Original title: 해무
Genres: Drama, Thriller
Director: Shim Sung-bo
Park Yoo-chun is Captain Kang, the head of a fishing ship on hard times. When things get desperate, Kang agrees to smuggle in Chinese-Koreans into the country for a heap of extra cash. Though frightened at first by the captain’s decision, his crew decides to go along for the ride.
The story takes a tragic turn when the crew, in an effort to escape the coast guard’s inspection, decides to keep the thirty stowaways in the ship’s fish storage. They prop open the storage later to find everyone suffocated to death.
This is a frightening and engrossing story about the lengths a person would go when desperate; an exploration of the dark side of humanity. Everyone involved in this tragedy gradually gets more and more insane as the story progresses, including us as we experience the horrific decisions the captain and his crew make.
The crew is a motley crew of different characters, all of whose personalities suggest that life as a fisherman can make one extremely lonely. So what happens when the men find a couple of women among the stowaways? A few of the fishermen start making claims to the women, charming them so that they might have a chance in the bedroom.
Adding to the fishermen’s lonely personalities is the isolated, yet captivating setting at sea. A good 90% of the film takes place on the boat, away from any hands that could lend any help to the situation. In essence, the sea is also a character, or a central figure in the film’s storytelling if not.
As the mood of the story gets increasingly darker, the sea itself does as well. When the titular “sea fog” sets in, the crew does their most horrific deeds, mirroring the haze that must have been occupying each of the characters’ minds at that moment. It becomes hard to believe that these characters were just ordinary people, with ordinary problems, at the start of the film.
The film has elements from psychological thrillers and revenge tales, but adds a dash of the disaster genre. It handles just about every genre with care and with balance, not resorting to being over-the-top. That is, other than an on-screen romance being forced into the story (more on this in a bit).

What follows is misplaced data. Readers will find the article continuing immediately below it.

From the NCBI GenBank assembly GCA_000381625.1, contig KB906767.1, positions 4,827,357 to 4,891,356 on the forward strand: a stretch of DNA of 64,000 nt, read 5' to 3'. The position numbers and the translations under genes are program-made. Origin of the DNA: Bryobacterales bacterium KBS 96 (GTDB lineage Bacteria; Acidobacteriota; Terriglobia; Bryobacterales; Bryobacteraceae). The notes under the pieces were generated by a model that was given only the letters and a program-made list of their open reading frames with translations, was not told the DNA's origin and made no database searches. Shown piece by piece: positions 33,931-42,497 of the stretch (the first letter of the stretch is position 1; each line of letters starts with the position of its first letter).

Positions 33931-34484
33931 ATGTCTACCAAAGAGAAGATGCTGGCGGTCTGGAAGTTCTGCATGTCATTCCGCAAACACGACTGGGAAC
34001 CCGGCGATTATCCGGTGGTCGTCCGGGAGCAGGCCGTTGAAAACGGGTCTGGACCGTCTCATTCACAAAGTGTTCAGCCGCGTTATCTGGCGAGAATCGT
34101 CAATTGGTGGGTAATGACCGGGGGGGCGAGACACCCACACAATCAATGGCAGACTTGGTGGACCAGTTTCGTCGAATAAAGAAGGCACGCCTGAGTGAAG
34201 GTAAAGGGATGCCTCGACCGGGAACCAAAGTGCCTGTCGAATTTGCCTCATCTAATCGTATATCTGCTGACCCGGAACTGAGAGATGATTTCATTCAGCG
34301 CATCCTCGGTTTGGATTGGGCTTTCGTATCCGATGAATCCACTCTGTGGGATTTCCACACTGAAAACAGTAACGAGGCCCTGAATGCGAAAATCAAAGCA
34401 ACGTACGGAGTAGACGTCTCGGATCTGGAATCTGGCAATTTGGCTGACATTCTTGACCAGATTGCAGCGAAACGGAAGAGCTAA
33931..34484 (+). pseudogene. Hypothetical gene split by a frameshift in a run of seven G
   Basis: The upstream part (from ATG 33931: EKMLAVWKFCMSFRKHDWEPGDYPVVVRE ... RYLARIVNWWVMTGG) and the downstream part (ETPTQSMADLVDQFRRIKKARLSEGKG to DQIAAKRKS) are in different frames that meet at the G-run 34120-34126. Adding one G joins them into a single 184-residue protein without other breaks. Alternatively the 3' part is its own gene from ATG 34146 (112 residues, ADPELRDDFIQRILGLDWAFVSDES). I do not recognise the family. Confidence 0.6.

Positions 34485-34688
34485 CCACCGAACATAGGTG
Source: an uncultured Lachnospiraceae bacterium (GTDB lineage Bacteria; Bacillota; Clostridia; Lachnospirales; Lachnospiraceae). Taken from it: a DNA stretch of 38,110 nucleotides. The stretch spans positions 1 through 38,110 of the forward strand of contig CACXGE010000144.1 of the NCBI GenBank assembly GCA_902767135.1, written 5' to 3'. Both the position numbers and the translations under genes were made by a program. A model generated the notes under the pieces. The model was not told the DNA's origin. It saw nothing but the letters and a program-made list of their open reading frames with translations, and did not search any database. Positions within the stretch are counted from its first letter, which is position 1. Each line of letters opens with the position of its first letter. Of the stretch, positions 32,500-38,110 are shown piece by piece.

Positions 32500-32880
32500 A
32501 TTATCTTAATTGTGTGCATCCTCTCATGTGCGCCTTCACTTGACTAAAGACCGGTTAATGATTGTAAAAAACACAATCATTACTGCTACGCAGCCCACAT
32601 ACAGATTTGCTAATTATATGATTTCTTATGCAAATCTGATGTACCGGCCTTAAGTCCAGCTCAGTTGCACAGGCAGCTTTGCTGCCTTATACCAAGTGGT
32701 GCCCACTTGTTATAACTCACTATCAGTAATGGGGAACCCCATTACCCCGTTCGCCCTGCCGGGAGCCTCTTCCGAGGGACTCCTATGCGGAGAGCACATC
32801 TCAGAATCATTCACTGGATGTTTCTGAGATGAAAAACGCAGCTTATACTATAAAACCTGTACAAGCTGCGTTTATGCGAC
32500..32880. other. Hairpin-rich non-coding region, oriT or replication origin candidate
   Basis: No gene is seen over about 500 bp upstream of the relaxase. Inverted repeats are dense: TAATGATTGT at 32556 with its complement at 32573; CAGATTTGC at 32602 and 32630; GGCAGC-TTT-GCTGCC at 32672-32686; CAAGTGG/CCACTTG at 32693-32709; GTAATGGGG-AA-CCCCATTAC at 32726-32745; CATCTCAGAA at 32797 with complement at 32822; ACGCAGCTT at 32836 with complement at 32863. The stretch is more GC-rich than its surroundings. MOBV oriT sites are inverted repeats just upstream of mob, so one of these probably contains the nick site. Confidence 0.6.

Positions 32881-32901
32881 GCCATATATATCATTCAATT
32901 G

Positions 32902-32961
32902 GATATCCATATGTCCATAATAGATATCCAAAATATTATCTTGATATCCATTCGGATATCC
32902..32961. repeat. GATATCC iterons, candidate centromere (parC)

While the story, dialog, and cinematography deserve high marks, the characters, with the exception of Captain Kang, felt a little flat. Everyone had their designated archetype and pretty much stuck to it. The most disappointing was Dong-sik (played by Park Yoo-chun), who was given the task of being the lead hero of the story. It felt a bit difficult to cheer for a naive young boy who’s smitten with the first girl he sees in the midst of a dire smuggling operation.
Dong-sik falls in love with Hong-mae (Han Ye-ri), one of the stowaways. Their relationship went from curiosity, to infatuation, to thoughts of marriage in less than a day. The relationship was forced into the story, and made it seem like the only reason Dong-sik was on the side of reason was so he could defend the girl who let him take her to bed (that happened, too).
However, we can easily forgive this mishap because of the epic climax. Captain Kang couldn’t climb out of the darkness he let himself succumb to, and it would destroy everything around him. His corruption brought us many memorable moments, many of which will remain in our heads long after the film has finished.
And in the end, it’s hard to believe that Haemoo was based on a stage play, which in turn, was based on true events.
Watch this film…
…if you want to be horrified at how terrible people can be.